Council president Lee Koogler placed the issue in council member Ann Morris’ Property, Maintenance and Restoration Committee.
In another matter, leaders and members of Cub Scout Troop 37 in Hillsboro attended Monday’s meeting. At the mayor’s invitation, scouts led the Pledge of Allegiance at the beginning of the meeting, and then later requested permission to conduct a cleanup day at Liberty Park, suggesting the date of April 22.
Koogler and other council members thanked the scouts for their interest in performing the cleanup, and Hastings told scout leaders to contact his office to confirm the date.
In other matters:
• Hastings said he was abandoning the idea of stripping the pavement from West Main Street to leave the exposed brick after substantial negative feedback from residents and business owners. He said he had received “never so much comment” against a plan, adding, “It’s not going to happen.” He said public works lead Shawn Adkins would schedule repaving the brick that was already exposed as soon as temperatures permit.
• The mayor told council that the blight case brought against a West Walnut Street property by law director Fred Beery was successful, as previously reported in The Times-Gazette, paving the way for a “plan of action to tackle a lot of blight” in the city.
• Hastings said the city was going to “wait a brief time to decide appropriate action” in regard to a partial wall collapse of a property owned by Jack Hope after ascertaining what Hope’s plans are regarding the incident. Prior to the council meeting, Morris’ property committee met and urged that the vacant property ordinance be enforced and that letters be sent to vacant property owners to address issues that might avoid future issues such as the wall collapse.
• Council unanimously passed a resolution introduced by Hastings opposing Ohio Gov. John Kasich’s budget plan for the state to take over the collection of business taxes from municipalities, with city auditor Gary Lewis lending his support to the resolution, calling it “absolutely ridiculous” and another way for the state “getting its foot more and more in the door” of local control. Koogler also voiced his disagreement with Kasich’s proposal.
• Interim safety and service director Gary Silcott reported that the city is ready to put out bids for demolition of the back portion of the Colony, and said that income surveys will be conducted in parts of the city so various grants can be pursued. Silcott said Phase II of the North East Street project should begin this summer. Hastings said job postings have been placed for a permanent safety and service director.
• Lewis reported that the city has about $6.6 million on hand, and assured Koogler that a currently-low unencumbered balance was typical for this time of year, adding that he still expected a year-end carryover of about a half million dollars.
• Hastings reported that the Hillsboro Planning Commission denied a variance for a dog boarding kennel in the 500 block of North East Street, is considering a variance request for a metal fabrication business in the 900 block of West Main Street, and that Planning Commission chair Tom Eichinger is leading the effort toward a master zoning plan for the city.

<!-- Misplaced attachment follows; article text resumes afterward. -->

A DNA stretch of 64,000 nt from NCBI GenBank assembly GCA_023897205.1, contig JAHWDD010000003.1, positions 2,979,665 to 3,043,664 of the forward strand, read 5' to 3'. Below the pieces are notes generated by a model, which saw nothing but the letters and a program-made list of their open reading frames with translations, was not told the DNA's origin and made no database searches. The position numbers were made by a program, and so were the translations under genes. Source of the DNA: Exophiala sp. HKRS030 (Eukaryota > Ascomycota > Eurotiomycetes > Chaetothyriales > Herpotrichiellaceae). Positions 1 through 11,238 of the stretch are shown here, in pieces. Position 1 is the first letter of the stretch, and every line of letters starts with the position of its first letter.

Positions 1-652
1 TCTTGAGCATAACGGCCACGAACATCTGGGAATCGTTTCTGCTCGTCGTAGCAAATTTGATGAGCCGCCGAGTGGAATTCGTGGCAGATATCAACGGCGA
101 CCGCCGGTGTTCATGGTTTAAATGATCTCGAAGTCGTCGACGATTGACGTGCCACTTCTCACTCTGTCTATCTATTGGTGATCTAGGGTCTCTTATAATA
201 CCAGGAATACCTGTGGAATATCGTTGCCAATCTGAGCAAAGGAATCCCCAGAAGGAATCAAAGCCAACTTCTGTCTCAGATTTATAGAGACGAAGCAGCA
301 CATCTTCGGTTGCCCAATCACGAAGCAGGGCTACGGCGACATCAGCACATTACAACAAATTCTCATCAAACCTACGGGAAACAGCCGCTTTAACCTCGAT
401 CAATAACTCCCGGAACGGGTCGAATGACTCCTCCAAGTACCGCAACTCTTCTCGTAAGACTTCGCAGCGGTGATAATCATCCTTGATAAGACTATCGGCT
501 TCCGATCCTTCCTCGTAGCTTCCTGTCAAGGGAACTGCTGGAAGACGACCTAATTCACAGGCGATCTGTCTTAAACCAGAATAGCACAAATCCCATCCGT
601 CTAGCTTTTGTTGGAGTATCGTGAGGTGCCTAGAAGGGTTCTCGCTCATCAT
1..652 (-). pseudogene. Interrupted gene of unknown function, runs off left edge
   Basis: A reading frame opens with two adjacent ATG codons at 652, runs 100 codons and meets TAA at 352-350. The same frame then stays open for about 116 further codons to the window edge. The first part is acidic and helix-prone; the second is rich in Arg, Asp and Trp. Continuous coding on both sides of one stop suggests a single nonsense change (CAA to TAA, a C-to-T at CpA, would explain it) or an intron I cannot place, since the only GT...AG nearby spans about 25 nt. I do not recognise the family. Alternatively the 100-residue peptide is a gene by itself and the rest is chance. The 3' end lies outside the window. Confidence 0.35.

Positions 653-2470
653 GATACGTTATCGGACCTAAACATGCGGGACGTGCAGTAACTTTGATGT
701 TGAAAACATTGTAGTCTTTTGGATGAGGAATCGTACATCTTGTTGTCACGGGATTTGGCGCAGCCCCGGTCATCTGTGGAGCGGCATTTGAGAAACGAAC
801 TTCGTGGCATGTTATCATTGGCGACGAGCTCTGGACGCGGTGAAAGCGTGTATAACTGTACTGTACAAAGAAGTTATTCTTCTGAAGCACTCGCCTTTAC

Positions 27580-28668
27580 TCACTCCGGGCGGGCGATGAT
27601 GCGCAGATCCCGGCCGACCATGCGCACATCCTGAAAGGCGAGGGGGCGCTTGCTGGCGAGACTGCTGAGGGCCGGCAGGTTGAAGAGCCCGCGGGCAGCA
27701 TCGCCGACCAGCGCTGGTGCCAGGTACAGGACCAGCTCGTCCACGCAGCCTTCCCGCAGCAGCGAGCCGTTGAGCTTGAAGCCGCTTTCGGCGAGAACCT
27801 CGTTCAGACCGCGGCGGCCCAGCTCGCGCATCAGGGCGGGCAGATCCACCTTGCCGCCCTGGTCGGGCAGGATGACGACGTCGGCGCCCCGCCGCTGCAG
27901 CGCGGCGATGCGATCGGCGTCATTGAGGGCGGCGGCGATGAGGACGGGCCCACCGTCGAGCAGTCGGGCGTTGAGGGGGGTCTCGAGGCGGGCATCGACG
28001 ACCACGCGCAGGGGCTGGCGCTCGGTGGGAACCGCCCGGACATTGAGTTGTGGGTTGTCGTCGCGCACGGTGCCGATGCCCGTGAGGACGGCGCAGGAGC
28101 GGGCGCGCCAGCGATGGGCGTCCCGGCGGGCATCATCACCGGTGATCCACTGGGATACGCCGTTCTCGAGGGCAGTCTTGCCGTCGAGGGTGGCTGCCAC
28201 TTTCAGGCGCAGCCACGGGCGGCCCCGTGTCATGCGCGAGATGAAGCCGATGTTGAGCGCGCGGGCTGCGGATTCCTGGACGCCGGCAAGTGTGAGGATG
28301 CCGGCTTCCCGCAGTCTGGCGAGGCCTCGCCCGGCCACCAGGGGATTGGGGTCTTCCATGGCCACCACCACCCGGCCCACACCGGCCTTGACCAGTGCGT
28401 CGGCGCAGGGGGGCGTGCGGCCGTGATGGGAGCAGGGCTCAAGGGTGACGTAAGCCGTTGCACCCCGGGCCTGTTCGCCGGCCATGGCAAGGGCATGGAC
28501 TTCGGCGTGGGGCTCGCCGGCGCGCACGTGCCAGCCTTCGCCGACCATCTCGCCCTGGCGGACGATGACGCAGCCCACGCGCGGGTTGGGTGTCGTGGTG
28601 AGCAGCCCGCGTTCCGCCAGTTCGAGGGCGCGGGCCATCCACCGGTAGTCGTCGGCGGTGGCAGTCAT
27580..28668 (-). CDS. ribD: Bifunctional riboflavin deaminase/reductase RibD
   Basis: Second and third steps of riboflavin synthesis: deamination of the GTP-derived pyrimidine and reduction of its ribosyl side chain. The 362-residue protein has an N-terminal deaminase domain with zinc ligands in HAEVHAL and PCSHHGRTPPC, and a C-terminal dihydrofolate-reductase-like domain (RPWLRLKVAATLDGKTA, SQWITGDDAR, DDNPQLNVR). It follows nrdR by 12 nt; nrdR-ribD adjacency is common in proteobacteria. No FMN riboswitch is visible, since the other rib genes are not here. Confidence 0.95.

• Hastings announced that Sherri Davis is the new tax commissioner, replacing Peggy Gard, who is retiring in May, and that Tasha Gregory will be deputy tax commissioner, moving from the water office.
• Council approved a resolution for Hillsboro to renew its partnership with Highland County Community Action to seek Community Housing Improvement Project (CHIP) grants, with Hastings noting that he met recently with the housing administrator, who agreed to provide better reporting and oversight on impacted city properties.
• Council member Justin Harsha reported that his Street and Safety Committee met to discuss the FRS transportation issue raised by Hastings at the February meeting, adding that the committee agreed not to pursue any changes in the service.
• Council approved an ordinance recommended by Rebecca Wilkin’s Utilities Committee to redistribute water and sewer revenue to address storm sewer problems, which Lewis said would amount to about $60,000 set aside each year and for which he would create a new fund, after being told by state officials that a new fund was permissible.
• Wilkin reported that her committee decided to take no action on a request from Greystone Motel to lower its water rates.
• A request by Hastings for consideration of a citywide trash collection plan was placed into the Utilities Committee by Koogler, who also placed into the Property, Maintenance and Restoration Committee a request by the mayor for the city to consider allowing a potential business to use the old water plant at the end of Homestead Avenue owned by the city.
• Council approved an ordinance designating 50 percent of revenue it receives from the hotel lodging fee to go to the Highland County Visitors Bureau, which Hastings said at the January meeting would amount to about $12,000.
• Council approved Lewis’ request for the lease/purchase of a dump truck with a snow plow for $167,000, financed over four years.
All council members were present except Dick Donley, whose absence was excused.
Reach Gary Abernathy at 937-393-3456 or by email at firstname.lastname@example.org.